Returning to the imagery of a game, this is can be thought of as something similar to Monopoly. Here, the player rolls a pair of die to determine how many spaces they can move forward. There are specific rules about the direction of play and what is possible, and players follow a predetermined path of travel. A main difference between Monopoly and Chutes and Ladders is that in Monopoly each player can have a unique ultimate goal towards which they aspire and can create a basic strategy on how to get there within the limited available options. This is the same with strategic plans. Basic strategy is created to get the agency or group moving in the directional path they want to go. In Monopoly, the player has the potential of drawing a card or landing on a space of an unfortunate event or which places them in risk of being in debt to another player. Even though the player has a plan this player may lose everything they have worked towards due to an unlucky roll of the dice. Ultimately, Monopoly is a game of strategy built off of luck.
Strategic planning offers a basic level of planning. However, these alone can leave communities and organizations under-prepared for real world events. In the event of a major change, good or bad, strategic plans do not guide how to move forward, how to rebuild or how to maintain sustainability. This under-preparedness can be crimpling.
Scenario planning: the “Chessboard” strategy
Chess is often considered the game of games, requiring foreseeing possible moves several moves in advance. Yes, like Monopoly, chess is a game of strategy. However, with chess, this strategy requires several planned and thought-out scenarios for how the opponent might move and how to respond to, prepare for and even prevent or mitigate possible moves. These scenarios are all playing out at the same time for the entire length of the game.
This scenario planning requires forethought as to what is likely possible, and the strategic actions needed in order to create winning scenarios or at the very least prevent losing scenarios. This is true for large-scale change. Within communities and organizations, such chess-like strategies of scenario planning create resilience. Being prepared for what may come creates a level of security for the future while maintaining needed flexibility in order to adapt as things do change.
The main difference between strategic plans and scenario planning is that scenario planning involves the ability to foresee and adapt to countless possible risks and opportunities and prepare for them. Strategic planning is not adaptable to real world changes, nor does it incorporate possible events to the level needed to be able to bounce back from them. Like strategic planning, scenario planning is rooted in understanding the ultimate goal and vision of the community or organization; it just takes this planning much farther.
Thinking about the real world, communities are bombarded with great risks all the time. These may be environmental risks such as hurricanes, tornadoes, floods, or wildfires, or potentially humanmade such as massive layoffs, car crashes, terrorism, violence, or accidental or intentional poisoning, each of these can devastate whole communities and regions. With scenario planning, communities can understand what changes – both risks and opportunities – are likely possible, prepare for needed responses and long-term effects, and even adapt plans as needed as lived experience changes.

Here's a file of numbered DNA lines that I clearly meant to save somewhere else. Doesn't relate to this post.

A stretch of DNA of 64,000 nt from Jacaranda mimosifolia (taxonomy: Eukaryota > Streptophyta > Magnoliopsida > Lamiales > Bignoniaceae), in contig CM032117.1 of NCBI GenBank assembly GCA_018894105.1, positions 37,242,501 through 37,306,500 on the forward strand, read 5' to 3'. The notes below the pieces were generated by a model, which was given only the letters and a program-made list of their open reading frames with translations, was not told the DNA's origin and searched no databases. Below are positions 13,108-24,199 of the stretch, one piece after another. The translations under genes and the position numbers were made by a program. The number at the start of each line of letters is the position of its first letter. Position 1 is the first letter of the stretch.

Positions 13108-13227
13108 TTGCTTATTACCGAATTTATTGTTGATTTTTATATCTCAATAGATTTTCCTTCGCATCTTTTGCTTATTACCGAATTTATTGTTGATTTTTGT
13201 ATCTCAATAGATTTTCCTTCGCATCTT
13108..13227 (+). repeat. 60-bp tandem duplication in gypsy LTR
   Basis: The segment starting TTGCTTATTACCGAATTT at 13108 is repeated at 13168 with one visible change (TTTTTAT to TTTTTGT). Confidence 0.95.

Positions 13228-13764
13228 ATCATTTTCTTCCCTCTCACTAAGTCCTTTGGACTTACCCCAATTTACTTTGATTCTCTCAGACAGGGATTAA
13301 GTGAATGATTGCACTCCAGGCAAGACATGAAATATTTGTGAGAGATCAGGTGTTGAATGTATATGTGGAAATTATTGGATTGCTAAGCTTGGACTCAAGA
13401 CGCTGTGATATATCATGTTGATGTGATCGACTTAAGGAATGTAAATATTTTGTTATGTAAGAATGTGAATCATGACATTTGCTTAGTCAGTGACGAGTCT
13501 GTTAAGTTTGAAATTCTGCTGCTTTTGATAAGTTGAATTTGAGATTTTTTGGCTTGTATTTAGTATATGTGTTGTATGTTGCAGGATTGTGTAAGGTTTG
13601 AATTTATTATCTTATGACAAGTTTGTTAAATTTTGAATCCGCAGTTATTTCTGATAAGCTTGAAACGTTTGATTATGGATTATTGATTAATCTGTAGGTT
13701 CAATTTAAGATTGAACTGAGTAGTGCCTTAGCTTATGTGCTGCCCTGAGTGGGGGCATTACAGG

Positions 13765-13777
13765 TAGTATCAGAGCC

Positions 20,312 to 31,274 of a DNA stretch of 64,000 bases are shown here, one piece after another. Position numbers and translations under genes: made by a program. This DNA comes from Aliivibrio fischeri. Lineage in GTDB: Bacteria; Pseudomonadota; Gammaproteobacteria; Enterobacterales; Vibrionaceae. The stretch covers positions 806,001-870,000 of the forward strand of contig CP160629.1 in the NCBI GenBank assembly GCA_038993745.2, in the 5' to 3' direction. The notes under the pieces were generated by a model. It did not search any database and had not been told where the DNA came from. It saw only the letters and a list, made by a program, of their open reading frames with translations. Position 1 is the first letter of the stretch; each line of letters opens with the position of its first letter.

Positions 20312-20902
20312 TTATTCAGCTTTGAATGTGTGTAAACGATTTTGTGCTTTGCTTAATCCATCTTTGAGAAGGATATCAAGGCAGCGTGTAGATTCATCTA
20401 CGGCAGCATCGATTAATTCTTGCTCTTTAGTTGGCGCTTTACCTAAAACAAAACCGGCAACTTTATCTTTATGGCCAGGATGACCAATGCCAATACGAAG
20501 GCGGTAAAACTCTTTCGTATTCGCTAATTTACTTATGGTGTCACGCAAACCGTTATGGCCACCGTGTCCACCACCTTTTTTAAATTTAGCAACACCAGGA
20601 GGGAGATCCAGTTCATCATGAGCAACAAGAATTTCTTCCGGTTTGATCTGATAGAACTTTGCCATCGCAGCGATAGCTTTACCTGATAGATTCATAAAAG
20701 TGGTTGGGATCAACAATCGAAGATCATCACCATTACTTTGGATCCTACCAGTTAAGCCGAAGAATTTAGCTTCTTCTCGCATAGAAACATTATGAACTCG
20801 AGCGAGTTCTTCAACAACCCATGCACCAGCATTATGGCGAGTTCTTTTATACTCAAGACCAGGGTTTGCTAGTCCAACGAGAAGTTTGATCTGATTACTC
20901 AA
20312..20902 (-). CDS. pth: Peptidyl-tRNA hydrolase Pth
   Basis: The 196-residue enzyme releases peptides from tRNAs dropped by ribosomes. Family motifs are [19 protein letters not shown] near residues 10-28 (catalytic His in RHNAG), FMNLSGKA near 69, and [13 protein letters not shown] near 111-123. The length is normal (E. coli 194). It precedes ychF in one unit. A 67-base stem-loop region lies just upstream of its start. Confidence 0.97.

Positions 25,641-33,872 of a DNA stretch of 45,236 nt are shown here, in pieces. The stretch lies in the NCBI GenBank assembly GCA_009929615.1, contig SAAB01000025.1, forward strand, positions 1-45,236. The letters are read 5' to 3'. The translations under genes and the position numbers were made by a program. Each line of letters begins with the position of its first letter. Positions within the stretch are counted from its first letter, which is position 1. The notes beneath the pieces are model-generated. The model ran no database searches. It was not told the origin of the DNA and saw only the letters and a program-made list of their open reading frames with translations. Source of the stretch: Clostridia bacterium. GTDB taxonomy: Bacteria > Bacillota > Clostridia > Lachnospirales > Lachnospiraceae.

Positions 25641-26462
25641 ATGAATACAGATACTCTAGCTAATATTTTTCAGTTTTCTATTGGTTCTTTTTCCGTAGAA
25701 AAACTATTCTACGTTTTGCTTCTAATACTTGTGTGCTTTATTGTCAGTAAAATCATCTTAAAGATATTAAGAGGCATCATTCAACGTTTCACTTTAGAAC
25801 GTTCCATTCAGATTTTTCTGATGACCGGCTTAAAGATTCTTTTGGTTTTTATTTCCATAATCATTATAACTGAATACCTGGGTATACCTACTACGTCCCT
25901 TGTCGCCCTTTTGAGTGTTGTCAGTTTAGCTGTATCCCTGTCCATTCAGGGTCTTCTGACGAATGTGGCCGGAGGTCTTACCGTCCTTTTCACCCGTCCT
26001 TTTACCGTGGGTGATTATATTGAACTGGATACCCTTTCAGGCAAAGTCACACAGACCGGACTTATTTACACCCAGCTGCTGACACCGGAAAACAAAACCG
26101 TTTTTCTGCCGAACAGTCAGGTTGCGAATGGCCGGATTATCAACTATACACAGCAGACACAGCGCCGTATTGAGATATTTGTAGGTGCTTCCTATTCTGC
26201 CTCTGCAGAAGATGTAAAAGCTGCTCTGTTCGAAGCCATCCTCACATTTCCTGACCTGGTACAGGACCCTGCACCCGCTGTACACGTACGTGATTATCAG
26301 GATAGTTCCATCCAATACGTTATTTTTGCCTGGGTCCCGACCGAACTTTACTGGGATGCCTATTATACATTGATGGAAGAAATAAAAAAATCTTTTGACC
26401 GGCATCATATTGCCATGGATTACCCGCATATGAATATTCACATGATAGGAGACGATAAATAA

Ultimately it is not possible to plan for everything. There will always be things that will be unknown, and their effects will also be unknown. But for the viability of organizations and the safety of communities and individuals, planning for known possible change is critical. Without this level of planning leads to failing organizations, destroyed communities and loss of life.
Strategic planning processes are the most common form of future planning for organizations and communities; however, they are limited. They do not have space to be adaptable. The only way to adapt a strategic plan is completely redoing a strategic planning process. Scenario planning creates possible plausible scenarios that organizations and communities may likely experience. These scenarios identify places of weakness and strengths and options on how to move forward to ultimately maintain and live their goals and vision.
Preparing for life’s changes like a chessboard can seem daunting, and so it may seem easier to go with the flow and let come what may. However, this unpreparedness is dangerous. On an individual level, scenario planning takes practice and work. Incorporating perspectives of others creates better awareness of what risks and opportunities can exists or occur. Communities and organizations that practice scenario planning allow change to transform them, becoming more sustainable and vital. Preparing for possible changes and having the flexibility to adapt and respond accordingly to future changes makes scenario planning the chessboard of thinking and acting strategically.